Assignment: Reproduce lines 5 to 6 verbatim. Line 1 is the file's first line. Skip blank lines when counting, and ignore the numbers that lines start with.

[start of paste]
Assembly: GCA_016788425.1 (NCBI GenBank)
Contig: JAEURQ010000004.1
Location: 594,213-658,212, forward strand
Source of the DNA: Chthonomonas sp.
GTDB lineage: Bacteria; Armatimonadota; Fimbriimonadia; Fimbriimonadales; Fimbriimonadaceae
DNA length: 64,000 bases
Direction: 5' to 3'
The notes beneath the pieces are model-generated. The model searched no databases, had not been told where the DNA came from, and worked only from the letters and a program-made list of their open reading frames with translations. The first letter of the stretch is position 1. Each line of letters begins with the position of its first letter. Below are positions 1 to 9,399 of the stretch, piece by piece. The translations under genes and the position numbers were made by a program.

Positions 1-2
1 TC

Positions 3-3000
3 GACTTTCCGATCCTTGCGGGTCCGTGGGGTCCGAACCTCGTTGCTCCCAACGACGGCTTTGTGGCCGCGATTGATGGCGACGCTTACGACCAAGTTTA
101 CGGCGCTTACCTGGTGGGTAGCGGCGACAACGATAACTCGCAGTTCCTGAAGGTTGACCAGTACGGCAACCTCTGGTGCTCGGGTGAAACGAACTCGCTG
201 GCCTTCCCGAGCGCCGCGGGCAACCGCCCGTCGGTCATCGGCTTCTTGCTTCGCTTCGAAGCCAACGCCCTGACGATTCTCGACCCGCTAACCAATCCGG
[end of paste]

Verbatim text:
GTDB lineage: Bacteria; Armatimonadota; Fimbriimonadia; Fimbriimonadales; Fimbriimonadaceae
DNA length: 64,000 bases